"We grow up thinking that beliefs are something to be proud of, but they're really nothing but opinions one refuses to reconsider. Beliefs are easy. The stronger your beliefs are, the less open you are to growth and wisdom, because "strength of belief" is only the intensity with which you resist questioning yourself. As soon as you are proud of a belief, as soon as you think it adds something to who you are, then you've made it a part of your ego."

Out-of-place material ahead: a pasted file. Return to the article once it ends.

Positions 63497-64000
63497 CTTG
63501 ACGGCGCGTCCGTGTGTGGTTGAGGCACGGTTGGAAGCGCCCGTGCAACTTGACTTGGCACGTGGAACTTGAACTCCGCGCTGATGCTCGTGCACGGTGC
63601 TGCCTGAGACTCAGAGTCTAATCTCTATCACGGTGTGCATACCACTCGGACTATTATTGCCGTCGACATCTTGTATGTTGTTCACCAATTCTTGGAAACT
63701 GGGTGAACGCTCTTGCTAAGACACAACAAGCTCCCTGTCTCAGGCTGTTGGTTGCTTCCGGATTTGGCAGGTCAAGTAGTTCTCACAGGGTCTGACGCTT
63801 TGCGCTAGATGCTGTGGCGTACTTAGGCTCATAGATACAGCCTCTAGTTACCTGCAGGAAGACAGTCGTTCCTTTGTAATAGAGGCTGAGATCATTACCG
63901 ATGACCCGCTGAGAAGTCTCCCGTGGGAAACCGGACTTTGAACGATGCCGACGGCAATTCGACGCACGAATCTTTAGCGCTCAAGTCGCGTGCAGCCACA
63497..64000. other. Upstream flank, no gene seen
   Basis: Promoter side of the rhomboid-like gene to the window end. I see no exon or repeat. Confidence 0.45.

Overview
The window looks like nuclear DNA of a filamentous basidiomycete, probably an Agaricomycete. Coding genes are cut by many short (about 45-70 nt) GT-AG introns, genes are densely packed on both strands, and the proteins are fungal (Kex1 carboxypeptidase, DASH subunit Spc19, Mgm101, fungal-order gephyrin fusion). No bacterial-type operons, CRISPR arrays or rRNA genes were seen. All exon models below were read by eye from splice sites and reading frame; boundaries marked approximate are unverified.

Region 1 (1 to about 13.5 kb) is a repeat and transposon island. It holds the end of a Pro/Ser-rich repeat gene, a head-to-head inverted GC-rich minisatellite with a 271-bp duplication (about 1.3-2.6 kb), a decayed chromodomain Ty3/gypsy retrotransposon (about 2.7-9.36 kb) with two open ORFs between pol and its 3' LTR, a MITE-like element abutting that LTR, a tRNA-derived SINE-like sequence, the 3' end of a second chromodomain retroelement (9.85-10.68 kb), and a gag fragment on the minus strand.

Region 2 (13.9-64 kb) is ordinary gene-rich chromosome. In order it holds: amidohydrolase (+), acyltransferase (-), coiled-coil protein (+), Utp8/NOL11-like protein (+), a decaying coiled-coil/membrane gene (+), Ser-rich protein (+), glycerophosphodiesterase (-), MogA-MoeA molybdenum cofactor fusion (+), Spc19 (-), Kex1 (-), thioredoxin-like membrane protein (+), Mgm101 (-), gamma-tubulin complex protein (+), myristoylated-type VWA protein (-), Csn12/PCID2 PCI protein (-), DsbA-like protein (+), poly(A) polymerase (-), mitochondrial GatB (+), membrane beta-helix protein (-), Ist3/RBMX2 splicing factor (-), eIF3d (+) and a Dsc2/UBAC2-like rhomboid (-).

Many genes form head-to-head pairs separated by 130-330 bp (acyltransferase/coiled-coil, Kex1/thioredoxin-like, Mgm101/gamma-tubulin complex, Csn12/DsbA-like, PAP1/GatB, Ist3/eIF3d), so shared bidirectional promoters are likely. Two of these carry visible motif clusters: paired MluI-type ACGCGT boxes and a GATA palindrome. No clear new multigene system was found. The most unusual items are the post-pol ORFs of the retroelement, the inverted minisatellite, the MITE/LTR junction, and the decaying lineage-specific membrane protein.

10. #80
    Senior Member Lateralus's Avatar
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    Quote Originally Posted by oberon View Post
    This. QFT.
    Both premises can be used to justify just about anything. Cost/benefit analysis is superior to both.
    "We grow up thinking that beliefs are something to be proud of, but they're really nothing but opinions one refuses to reconsider. Beliefs are easy. The stronger your beliefs are, the less open you are to growth and wisdom, because "strength of belief" is only the intensity with which you resist questioning yourself. As soon as you are proud of a belief, as soon as you think it adds something to who you are, then you've made it a part of your ego."